This book engages contemporary debates about the notion of secularism outside of the field of education in order to consider how secularism shapes the formation of progressive sexuality education. Focusing on the US, Canada, Ireland, Aotearoa-New Zealand and Australia, this text considers the affinities, prejudices, and attachments of scholars who advocate secular worldviews in the context of sexuality education, and some of the consequences that ensue from these ways of seeing.
This study identifies and interrogates how secularism infuses progressive sexuality education. It asks readers to consider their own investments in particular ways of thinking and researching in the field of sexuality education, and to think about how these investments have developed and how they shape existing discourses within the field of sexuality education. It hones in on how progressive sexuality education has come to develop in the way that it has, and how this relates to conceits of secularism. This book prompts a consideration of how "progressive" scholarship and practice might get in the way of meaningful conversations with students, teachers, and peers who think differently about the field of sexuality education.
"In the US comprehensive sexuality education has been a lightning rod for vigorous debates about the intersections of politics, religion, and public schooling. Rasmussen (education, Monash University, Australia) investigates the roles and functions of secularism in progressive sexuality education in the US, Australia, Aotearoa-New Zealand, Canada, and Ireland. She contends that progressive sexuality education should not eschew religious beliefs and values. Such an omission fosters the binary perspectives of modern and scientific versus traditional and backward, and a consequence of secularism is the neglect of the contexts of culture, kinship, and belief systems that influence the meanings of sexuality among youth. Rasmussen examines the influence of secularism on elements of the sexuality education curriculum, including homophobia, pleasure/desire, and pregnancy decision-making, and she identifies problems of secular freedom. Rasmussen’s advocacy for open inquiry, which thinks about sexuality in relation to religion, may be informative to sexuality educators and scholars."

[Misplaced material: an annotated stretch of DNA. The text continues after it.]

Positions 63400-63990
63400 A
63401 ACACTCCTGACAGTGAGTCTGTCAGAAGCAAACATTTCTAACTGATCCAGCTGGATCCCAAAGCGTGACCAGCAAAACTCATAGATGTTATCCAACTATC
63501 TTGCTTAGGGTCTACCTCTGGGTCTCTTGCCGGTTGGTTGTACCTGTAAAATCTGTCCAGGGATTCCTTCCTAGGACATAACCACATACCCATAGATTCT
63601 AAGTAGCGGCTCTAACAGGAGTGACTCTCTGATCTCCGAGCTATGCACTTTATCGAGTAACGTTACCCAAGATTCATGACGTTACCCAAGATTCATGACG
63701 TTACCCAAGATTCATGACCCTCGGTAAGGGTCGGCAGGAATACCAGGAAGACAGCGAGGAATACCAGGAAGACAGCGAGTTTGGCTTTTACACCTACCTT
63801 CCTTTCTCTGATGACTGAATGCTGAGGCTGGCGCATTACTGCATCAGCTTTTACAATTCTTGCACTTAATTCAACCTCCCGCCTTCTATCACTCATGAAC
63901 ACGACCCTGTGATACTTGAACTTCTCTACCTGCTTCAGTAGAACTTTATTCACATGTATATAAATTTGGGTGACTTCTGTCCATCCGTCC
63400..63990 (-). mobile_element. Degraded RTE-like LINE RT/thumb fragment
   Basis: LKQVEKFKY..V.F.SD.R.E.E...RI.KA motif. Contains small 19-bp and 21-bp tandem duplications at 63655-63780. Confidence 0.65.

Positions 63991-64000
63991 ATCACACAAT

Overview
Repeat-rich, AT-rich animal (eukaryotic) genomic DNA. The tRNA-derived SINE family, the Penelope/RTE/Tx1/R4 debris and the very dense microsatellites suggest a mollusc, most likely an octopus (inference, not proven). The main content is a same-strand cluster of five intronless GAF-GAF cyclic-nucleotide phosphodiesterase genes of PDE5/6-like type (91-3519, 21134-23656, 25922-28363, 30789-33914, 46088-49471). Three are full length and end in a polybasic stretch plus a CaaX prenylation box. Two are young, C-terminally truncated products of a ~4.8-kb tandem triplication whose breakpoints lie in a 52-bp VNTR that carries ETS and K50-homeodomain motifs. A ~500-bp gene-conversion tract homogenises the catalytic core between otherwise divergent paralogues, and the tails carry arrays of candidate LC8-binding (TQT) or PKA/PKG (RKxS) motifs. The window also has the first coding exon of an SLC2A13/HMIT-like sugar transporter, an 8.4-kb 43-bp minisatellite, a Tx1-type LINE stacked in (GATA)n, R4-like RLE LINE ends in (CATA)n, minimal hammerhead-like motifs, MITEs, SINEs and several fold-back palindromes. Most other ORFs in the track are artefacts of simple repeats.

--P. Lefler, Bluegrass Community & Technical College, CHOICE, November 2016 Vol. 54 No. 3
Introduction. 2. Faith, progressive sexuality education and queer secularism: Unsettling associations. 3. Sexuality education in public schools in Australia and Aotearoa-New Zealand. 4. Sex panics, sexuality education, secular explanations. 5. Pleasure/desire, secularism, and sexuality education. 6. On not feeling homophobic. 7. Progressive public pedagogies of pregnancy and choice. 8. Ireland, Canada and Australia: Tracing progressive sexuality education across borders. Conclusion: The conceits of secularism in sexuality education